Some minor additional circuitry would be needed to trigger from points or a hall sensor.

I'll do some more testing but I think that's the limit for this module. Your results may vary.

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The inductance of the coil will decrease when you insert an air gap. The reason for the gap is to reduce the magnetic flux in the core to make it more linear and also avoid saturation of the core. This is important in many situations.DK, I believe you have your analogies mixed up, the "energy" of the magnetic flux is not divided in any way, as you say the lines of flux form closed loops, but it is the number of such closed loops that determine the energy in the field, not what the lines of those loops flow through be it iron or air. It takes more energy to create field lines in air than iron, but that doesn't mean the energy is stored in the air. the air is to a magnetic field like a resistor is to an electric current, the resistor doesn't store energy, it just requires more

energy to get the same current as without the resistor, similarly air doesn't store energy in a magnetic field it just requires more energy to get the same amount of flux flowing through it.

here's one way to remember this

resistance --- electrical resistance, requires more energy to move a current

reluctance --- magnetic resistance, requires more energy to create a field in it (the lines of flux are like a current)

the reluctance of air is higher than iron, that's all. Yes, an inductor with an air gap has higher inductance

than the same without the air gap, but that doesn't mean the energy is in the air gap. who ever told you

that 1/2 the energy is in the iron and 1/2 is in the air was very, very confused.

the law for determining the reluctance of a series magnetic circuit is the same as for a series electrical circuit,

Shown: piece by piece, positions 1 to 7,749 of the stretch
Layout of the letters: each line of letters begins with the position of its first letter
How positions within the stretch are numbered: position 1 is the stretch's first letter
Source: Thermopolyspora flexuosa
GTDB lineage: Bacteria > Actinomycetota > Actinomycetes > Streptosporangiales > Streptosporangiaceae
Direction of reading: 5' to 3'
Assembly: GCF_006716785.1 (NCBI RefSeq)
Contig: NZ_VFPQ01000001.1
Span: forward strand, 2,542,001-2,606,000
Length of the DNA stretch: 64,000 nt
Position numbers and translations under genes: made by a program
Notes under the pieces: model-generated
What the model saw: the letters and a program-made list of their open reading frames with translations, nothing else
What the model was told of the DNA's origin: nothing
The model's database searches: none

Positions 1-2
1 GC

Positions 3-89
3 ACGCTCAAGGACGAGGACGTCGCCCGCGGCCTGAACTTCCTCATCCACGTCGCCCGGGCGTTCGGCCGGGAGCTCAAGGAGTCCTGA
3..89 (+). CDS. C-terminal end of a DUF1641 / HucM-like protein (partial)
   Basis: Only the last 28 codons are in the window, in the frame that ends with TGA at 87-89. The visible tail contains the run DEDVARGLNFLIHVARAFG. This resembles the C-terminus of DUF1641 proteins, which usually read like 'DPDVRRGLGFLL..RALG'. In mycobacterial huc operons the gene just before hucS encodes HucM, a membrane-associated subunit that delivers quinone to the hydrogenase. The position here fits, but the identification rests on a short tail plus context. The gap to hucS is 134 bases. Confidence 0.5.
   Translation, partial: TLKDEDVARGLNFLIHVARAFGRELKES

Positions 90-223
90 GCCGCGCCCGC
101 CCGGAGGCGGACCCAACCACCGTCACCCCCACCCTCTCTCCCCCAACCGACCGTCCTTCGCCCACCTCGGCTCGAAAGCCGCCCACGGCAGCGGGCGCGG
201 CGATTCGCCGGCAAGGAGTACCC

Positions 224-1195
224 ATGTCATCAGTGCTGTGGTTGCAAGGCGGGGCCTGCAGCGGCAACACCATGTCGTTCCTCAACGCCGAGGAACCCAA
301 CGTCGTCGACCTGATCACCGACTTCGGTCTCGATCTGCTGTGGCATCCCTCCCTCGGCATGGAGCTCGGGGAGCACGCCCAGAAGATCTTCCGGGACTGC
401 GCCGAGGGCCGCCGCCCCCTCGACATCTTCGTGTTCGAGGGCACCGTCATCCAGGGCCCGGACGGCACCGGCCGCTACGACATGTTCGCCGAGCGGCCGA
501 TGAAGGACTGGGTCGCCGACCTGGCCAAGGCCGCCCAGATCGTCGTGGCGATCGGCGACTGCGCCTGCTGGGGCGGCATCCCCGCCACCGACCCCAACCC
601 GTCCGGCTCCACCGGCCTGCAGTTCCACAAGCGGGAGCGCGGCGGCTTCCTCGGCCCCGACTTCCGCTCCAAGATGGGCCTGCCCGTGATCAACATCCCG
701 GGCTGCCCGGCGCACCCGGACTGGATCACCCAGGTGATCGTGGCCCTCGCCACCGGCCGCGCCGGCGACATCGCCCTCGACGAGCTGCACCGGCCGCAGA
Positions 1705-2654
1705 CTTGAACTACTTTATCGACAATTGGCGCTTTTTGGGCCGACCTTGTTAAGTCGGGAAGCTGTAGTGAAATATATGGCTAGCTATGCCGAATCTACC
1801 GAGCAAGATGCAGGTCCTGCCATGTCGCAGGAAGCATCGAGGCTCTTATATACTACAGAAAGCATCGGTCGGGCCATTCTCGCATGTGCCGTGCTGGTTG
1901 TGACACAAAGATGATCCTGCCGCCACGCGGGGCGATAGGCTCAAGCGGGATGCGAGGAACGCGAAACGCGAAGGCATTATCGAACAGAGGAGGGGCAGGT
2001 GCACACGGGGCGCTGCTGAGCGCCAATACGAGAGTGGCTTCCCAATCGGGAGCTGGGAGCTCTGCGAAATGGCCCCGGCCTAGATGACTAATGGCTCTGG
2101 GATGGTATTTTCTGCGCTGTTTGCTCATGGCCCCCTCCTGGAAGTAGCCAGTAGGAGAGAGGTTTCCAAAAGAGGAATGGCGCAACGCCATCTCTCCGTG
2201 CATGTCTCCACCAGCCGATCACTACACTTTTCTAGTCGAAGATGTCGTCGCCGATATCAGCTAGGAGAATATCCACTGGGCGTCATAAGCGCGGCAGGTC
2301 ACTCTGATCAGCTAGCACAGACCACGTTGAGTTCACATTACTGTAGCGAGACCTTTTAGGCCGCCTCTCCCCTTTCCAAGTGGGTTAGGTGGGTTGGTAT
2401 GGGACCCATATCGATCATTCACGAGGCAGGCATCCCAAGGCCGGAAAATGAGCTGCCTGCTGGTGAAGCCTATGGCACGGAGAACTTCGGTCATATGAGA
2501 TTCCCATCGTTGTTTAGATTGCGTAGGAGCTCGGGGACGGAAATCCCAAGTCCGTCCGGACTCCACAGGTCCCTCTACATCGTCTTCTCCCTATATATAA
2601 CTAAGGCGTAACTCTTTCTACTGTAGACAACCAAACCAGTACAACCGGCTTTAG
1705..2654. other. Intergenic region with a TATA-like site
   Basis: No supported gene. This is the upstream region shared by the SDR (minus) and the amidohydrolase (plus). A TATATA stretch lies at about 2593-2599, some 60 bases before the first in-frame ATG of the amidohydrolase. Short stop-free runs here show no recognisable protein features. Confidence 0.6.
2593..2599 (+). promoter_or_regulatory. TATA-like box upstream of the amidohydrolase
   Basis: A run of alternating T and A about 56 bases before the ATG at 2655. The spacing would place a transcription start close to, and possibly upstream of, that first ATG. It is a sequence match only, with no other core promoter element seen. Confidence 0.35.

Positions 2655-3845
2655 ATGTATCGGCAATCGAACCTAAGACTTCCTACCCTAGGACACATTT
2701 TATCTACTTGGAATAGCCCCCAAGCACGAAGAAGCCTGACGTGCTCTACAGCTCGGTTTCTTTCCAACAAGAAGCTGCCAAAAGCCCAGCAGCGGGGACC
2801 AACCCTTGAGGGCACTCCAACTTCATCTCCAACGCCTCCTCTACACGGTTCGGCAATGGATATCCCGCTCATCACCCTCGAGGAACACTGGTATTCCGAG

1 / ( 1/R1 + 1/R2 + 1/R3 + ....), IE you add the conductivities which are the reciprocals of the resistances,

then take the reciprocal of that sum to get back to resistance, ditto for reluctance.

it's pretty hard to get 1/2 and 1/2 out of this formula !,

in most magnetic circuits with any air gap anywhere that's the part that dominates the reluctance, usually by a factor of 100 to 1 or more.

HTH, sorry for being pedantic...

A good example from the really old days in scool when we learned to vind audio transformers for impedance matching between a high impedance PL84 pentode to a 4 ohm speaker.

Yes, I agree with that. (Been there myself.) This discussion of how the energy is stored in an ignition coil are quite different from just using it as a linear transformer. The details of how a magnetic field stores energy is only important if you are actually designing the coil or transformer (or magneto) itself. Field theory is really complex. The good ones I have known were mostly EE PhDs who specialized in the subject. I don't consider myself to be a qualified lecturer on the subject. What I'm trying to do is to find what works and what doesn't and a little bit of why.The inductance of the coil will decrease when you insert an air gap. The reason for the gap is to reduce the magnetic flux in the core to make it more linear and also avoid saturation of the core. This is important in many situations.

A good example from the really old days in scool when we learned to vind audio transformers for impedance matching between a high impedance PL84 pentode to a 4 ohm speaker.

I'm no expert on ignition coils but my thoughts are as follows.

The total energy stored in a coil is

E = 1/2*L*i^2.

This is the limiting amount of energy available.

If you increase the Inductance, you will increase the time i takes to charge the coil and limit the RPM.

T=L/R

If you decrease the resistance, you will Draw more current.

On the old Points car ignitions a high.power coil could be very hot if the engine was not running.

The transfer of the energy from the primary to the secondary and spark plug is of course the complicated part

This will depend on the coupling between primary and secondary and also on the resonance caracteristics of the two vindings.

The resonans of both will control this tranfer and the length of time the spark lasts.

The old points-condensor-coil systems in cars did nor work well with a bad condenser.

Just my thoughts!

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Sorry, but I'm going to have to stick with what I said on this one. I tried to look up some simple references to cite here but the textbooks that deal with fields are pretty hard to digest in a paragraph or two. One confusing part of this is you can talk about the total MMF -- apmpere-turns -- for the whole device, but you can also talk about the H-field intensity -- ampere turns per inch -- of a differential element within the flux field. It's easy to get a headache trying to keep all this straight.

DK, the analogy between electrical current flowing in an electrical circuit with resistance and a magnetic field "flowing" in a magnetic circuit with reluctance is technically accurate, but most every text book fails by

not talking about these equivalences:

electrical.....................magnetic